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Antonin Scalia:

The regulation just reads that out of existence?

Paul D. Clement:

–No, again, what contracts to makes disbursement, or I don’t know what language you have in front of you, but contracts to make disbursement.

Antonin Scalia:

It’s in 202.

Any person, if any person makes or contracts to make any disbursement for an electioneering communication.

Paul D. Clement:

Again, as I was explaining to Justice O’Connor, that provision is necessary to avoid the phenomenon where somebody contracts to make a disbursement, i.e., buys an ad on credit and doesn’t make the disbursement until after the ad is run or in fact after the election, so that’s why that’s in there.

It’s also worth noting that the statute–

Antonin Scalia:

But it goes on to say, such disbursement or contracting shall be treated as a contribution and as an expenditure.

Such disbursement or contracting, so I assume the contracting immediately falls–

Paul D. Clement:

–No, it doesn’t fall within the con… the disclosure provision.

I suppose if you buy $10,000 worth of ads on credit that does become an expenditure the second you make that credit purchase, but I don’t think that renders a statute unconstitutional.

I think again it bears noting that this advance sort of contract to purchase language has been in the statute all along.

It was in FECA with respect to expenditures.

In fact, I believe that Justice Souter made note of that in footnote one.

Antonin Scalia:

–To challenged and upheld.

I mean, there’s so much that was in FECA, and there’s so much more that’s in this that hasn’t been challenged here.

I mean, simply to say it’s been around for 30 years doesn’t, doesn’t convince me that it’s valid.

Paul D. Clement:

It depends on the nature of the challenge with respect, Justice Scalia.

If the nature of the challenge that a provision is vague and in fact a very similar provision has been in the statute for 20 years and the regulated parties working with the FEC in the context of 504 have figured out how to live with it in a way that doesn’t have any chilling effects, then I think the fact that there was a statutory prerequisite for it is quite important and is valid and a valid basis for interpreting the statute.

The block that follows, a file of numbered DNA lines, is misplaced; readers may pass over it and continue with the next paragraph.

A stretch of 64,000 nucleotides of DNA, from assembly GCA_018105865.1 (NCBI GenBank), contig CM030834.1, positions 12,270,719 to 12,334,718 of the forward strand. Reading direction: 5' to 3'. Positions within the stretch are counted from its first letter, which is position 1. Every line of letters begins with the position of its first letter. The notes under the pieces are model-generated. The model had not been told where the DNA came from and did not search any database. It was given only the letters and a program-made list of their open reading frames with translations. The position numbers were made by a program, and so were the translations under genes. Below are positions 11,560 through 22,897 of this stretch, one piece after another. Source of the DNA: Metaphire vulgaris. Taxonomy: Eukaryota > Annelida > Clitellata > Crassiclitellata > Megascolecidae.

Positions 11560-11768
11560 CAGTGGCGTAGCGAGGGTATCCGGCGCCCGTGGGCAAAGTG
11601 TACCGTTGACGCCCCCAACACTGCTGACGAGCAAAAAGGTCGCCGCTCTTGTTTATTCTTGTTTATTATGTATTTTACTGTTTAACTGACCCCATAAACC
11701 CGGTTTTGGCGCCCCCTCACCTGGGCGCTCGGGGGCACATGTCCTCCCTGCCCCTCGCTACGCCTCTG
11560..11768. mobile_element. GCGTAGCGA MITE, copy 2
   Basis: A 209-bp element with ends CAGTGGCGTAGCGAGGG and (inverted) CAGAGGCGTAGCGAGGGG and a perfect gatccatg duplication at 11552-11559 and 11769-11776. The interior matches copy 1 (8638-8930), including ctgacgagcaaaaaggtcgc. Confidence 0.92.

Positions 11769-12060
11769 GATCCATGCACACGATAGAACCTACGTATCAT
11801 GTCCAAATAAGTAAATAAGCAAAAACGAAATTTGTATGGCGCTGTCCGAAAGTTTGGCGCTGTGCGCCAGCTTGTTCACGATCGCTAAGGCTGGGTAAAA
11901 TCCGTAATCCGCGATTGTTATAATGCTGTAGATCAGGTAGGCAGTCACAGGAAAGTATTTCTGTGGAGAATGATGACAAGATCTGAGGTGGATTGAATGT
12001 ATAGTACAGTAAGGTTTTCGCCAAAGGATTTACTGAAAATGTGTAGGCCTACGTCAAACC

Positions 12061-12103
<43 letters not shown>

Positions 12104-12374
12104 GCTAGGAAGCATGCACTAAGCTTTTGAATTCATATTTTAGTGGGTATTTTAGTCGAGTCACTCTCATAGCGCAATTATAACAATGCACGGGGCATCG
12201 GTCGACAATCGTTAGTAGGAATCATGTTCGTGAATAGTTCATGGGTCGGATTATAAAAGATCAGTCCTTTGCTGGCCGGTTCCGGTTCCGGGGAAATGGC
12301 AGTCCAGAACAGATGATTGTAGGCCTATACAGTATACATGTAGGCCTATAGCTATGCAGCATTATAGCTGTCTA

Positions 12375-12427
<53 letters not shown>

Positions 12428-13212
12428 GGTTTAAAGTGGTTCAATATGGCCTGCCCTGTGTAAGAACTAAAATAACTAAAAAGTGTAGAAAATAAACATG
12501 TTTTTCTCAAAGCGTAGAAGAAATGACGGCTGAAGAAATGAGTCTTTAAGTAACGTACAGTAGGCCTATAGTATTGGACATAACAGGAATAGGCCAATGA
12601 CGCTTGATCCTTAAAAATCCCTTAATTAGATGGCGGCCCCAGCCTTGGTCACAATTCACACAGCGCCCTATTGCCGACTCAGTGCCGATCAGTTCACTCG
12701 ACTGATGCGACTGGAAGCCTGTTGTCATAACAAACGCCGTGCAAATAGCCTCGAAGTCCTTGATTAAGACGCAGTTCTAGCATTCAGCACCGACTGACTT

If I may say in closing as I said before, I think the counsel of the other side in this case is that, to borrow Justice Scalia’s phrase, this problem is insoluble.

They fully admit that the express advocacy test doesn’t work.

I think it is not a proxy for speech designed to influence candidate elections.

I think one thing we can trust candidates to do is to make speeches that are designed to influence their own elections, yet almost 90 percent of candidates’ own advertisements don’t use words of express advocacy.

The remarkable thing about plaintiffs here is that in the first, in the first, this morning we heard a little bit from Mr. Starr about less restrictive alternatives.

You hear not one word about that this afternoon because they offer nothing as an alternative.

They say it’s express advocacy or nothing, and they are all too willing to abandon even express advocacy and I simply do not think that the Constitution leaves Congress powerless to deal with this problem.

Strict scrutiny is not a formula for corruption.

When Congress is dealing with this kind of corporate spending, a problem they have been wrestling with since 1907, they can take reasonable steps like Title II to address the problem.

If there are no further questions.

William H. Rehnquist:

Thank you, Mr. Clement.

We’ll hear from you, Mr. Waxman.

Audio Transcription for Oral Argument – September 08, 2003 (Part 1) in McConnell v. Federal Election Commission

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Seth P. Waxman:

Mr. Chief Justice, and may it please the Court.

Buckley v. Valeo taught not that the so-called magic words test was a constitutional immutable.

It taught two lessons that are much more enduring, that are profound, and that demonstrate just exactly why the electioneering communications definition and provision is constitutional.

The first thing that Buckley taught in this area is that statutory requirements that cut right through core political speech, nothing more core than vote for Bush or Bush is a good guy the day before the election.

Statutory requirements in this area must be clear, they must be illusive so that they will not, as this Court said, quote, dissolve impractical application.

No doubt about this case.

No one on the other side has suggested that there is any lack of clarity in this objective test.

The second test, the second factor that this Court articulated in–

Anthony M. Kennedy:

Excuse me.

I don’t want… because this is important.

No one has said, suggested that what is less than clear?

Seth P. Waxman:

–I’m sorry, the four-part primary definition, that is, it has to be at 60 days before, targeted at the electorate, a specifically identified candidate in an ad that is broadcast as opposed to an ad that runs in a newspaper.

Anthony M. Kennedy:

I thought there was substantial suggestion that clearly identified candidate is not clear.

It is not at all clear to me.

Seth P. Waxman:

Well, the FEC took comments on whether or not it covered, for example, the McCain-Feingold regulation or Roth IRA.

And it has ruled.

It considered whether or not an ad that is run within the period but says call your Congressman and has the Congressman’s name without identifying him by name is covered, and it ruled that it did.